‘He saw himself as a failure. We saw him as someone who could lead the other teens to success.’

At BCM, some of us like to keep count of “program days,” “improvement in developmental assets,” and other measurable things. I like stories. Like this one, from Bernie, our Chicago Regional Program Manager. Here’s what he experienced on one of his trips in the Boundary Waters Canoe Area this summer:

Youth Outreach Services is a new partner this year. I had the pleasure of getting to know five boys from the agency. Four of them are struggling with substance abuse issues. None had been camping or experienced anything like the BCM program. Two of the older ones really took to the experience. It triggered some deep thinking about their lives. Getting away from the city life, the noises, the friends, cell phone, iPod, showers, beds and so much more combined with exposure to some of the most pristine wilderness this country has to offer has a way of hitting the pause key. At first, the guys were tentative and admitted they didn’t know if they could be successful on the expedition. They are not used to being successful. We had identified John (name changed) as a potential leader. He saw himself as a failure – we saw him as someone who could lead the other teens to success.

John and Dequan (both friends) had to quit smoking on the expedition. Already good friends, they would ask for some time together so they could talk about what they were experiencing, share struggles and support each other. By day 5, our journey was progressing well. The guys were learning a lot and had many accomplishments under their belts. After we had dinner and the storms had cleared through, they once again asked for some time together to talk. When they came back, they asked to talk to me privately. They seemed really serious and I was wondering if they were going to raise a concern or complain about something. John took the lead and said that they originally thought I was being tough on them to give them a hard time. During their discussion today, they decided that I was expecting a lot from them because I cared for them and wanted them to do well. Tears were in their eyes at this point and they each asked for a hug. John said he had never had anyone treat him that way before. Home was all about being berated and torn down. He felt rejected and neglected by everyone. We didn’t do that. We praised his successes and gently encouraged him when he fell short. We believed in him. They went on to recount what they referred to as four wasted years of drug use. More tears flowed as John told me today was his Dad’s birthday. His dad isn’t in his life, but he thinks about him often. Especially on his birthday. Today was a tough day for John. As the tears continued, there was another hug. John didn’t want to let go.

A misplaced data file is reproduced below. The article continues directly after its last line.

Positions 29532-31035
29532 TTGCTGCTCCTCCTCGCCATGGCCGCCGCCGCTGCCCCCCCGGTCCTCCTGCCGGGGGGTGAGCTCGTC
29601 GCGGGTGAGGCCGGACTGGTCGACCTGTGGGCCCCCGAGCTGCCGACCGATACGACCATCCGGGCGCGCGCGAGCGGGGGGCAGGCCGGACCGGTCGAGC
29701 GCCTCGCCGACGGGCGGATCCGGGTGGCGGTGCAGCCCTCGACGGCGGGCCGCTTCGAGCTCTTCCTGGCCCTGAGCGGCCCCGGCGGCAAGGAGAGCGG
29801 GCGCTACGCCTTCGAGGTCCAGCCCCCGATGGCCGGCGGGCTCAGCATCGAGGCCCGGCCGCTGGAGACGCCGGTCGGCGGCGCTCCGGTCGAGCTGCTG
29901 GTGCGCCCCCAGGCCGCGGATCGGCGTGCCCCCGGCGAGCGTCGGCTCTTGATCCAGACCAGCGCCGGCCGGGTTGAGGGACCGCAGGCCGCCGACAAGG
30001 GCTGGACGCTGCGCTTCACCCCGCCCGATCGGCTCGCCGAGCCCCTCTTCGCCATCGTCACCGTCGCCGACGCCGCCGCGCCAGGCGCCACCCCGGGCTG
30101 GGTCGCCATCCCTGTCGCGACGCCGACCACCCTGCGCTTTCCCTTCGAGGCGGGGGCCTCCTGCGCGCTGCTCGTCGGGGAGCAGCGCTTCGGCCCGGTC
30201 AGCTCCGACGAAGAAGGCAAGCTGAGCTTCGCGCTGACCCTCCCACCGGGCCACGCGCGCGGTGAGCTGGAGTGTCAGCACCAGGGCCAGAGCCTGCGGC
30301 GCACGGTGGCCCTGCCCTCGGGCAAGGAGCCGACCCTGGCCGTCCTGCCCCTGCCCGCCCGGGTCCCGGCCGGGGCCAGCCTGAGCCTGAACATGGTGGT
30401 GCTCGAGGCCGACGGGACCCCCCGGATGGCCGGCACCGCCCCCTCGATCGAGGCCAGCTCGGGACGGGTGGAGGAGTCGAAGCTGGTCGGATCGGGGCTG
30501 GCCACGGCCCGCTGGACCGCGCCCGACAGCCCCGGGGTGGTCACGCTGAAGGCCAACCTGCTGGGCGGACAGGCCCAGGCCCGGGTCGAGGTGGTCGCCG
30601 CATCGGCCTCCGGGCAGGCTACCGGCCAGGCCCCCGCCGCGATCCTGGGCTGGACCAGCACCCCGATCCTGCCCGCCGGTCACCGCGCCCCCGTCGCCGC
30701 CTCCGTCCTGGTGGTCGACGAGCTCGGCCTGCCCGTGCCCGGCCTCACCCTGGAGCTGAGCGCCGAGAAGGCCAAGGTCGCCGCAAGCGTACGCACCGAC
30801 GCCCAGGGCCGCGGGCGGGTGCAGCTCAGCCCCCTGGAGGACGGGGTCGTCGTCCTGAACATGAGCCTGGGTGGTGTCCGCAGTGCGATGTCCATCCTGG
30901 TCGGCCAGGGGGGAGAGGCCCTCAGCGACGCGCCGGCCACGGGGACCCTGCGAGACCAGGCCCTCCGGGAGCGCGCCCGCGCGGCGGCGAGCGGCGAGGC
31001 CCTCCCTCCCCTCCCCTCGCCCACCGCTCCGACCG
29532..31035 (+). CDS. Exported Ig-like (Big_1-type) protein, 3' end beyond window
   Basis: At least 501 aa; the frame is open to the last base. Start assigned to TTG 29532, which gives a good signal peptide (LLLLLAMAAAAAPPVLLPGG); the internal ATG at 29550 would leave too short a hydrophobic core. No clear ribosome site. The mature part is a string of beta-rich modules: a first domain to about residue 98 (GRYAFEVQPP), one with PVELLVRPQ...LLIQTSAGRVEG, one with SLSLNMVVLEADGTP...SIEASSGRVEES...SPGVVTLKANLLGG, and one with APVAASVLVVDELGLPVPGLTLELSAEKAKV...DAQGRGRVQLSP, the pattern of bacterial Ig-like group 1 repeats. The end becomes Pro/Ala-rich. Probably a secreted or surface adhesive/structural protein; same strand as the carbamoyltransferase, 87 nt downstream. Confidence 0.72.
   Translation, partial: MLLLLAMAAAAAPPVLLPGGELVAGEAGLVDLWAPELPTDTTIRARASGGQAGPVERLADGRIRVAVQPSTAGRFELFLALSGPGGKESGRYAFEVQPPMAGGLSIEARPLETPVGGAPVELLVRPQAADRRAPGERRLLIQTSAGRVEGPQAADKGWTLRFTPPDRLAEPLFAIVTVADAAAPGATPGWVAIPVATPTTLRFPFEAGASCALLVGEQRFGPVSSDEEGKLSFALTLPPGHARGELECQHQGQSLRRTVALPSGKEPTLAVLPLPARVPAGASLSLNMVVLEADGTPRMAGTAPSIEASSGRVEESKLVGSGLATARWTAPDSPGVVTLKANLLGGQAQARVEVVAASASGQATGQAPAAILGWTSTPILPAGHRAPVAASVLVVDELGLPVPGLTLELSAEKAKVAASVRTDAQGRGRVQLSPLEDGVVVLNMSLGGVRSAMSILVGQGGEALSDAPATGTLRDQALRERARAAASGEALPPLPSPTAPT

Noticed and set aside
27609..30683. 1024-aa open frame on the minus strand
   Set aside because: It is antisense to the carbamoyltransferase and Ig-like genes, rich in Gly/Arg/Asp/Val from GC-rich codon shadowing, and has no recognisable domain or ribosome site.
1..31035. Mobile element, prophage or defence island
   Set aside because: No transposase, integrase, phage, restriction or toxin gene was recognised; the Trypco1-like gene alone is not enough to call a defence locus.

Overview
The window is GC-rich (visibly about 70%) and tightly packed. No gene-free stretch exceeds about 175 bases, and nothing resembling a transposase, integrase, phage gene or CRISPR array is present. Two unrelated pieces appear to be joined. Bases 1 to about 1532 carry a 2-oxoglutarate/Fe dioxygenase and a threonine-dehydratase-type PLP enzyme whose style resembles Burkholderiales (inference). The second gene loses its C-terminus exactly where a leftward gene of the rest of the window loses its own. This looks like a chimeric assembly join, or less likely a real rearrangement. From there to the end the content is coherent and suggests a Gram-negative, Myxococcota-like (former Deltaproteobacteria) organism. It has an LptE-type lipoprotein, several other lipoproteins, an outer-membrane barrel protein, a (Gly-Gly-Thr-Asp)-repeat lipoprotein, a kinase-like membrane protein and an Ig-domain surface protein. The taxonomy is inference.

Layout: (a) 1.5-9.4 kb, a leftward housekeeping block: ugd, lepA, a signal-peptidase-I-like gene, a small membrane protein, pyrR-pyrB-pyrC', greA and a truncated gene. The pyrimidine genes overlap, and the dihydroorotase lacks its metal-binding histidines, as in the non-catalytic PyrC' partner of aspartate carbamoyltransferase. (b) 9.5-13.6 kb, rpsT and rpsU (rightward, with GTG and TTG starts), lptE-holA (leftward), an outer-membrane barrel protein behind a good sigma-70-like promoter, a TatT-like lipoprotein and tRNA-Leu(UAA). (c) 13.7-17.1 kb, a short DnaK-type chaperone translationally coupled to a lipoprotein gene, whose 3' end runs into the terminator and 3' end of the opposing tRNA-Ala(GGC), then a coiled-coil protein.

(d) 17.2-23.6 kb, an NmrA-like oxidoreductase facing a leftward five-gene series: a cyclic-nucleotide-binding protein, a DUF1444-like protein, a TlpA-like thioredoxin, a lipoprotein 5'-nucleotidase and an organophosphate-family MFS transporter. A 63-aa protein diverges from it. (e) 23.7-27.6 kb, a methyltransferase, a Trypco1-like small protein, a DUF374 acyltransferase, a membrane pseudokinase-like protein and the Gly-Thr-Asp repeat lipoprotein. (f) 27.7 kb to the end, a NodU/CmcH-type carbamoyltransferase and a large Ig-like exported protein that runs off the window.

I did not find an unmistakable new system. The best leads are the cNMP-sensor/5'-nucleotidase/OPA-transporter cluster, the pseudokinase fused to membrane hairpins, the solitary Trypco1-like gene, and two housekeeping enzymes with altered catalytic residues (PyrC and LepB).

BCM is about connecting. Connections happen in all different ways. Just being quiet while paddling together can be a moment of connection. Sometimes the connection is more dramatic like the one I had with John. Even if there weren’t any other successes, the few moments with John and Dequan makes everything worthwhile.

John went on to rise to the bar we set for him. He won the Leadership award for the expedition and tied a youth record for longest canoe portage. Not bad for a failure.



One response to “‘He saw himself as a failure. We saw him as someone who could lead the other teens to success.’

  1. awesome story!!!!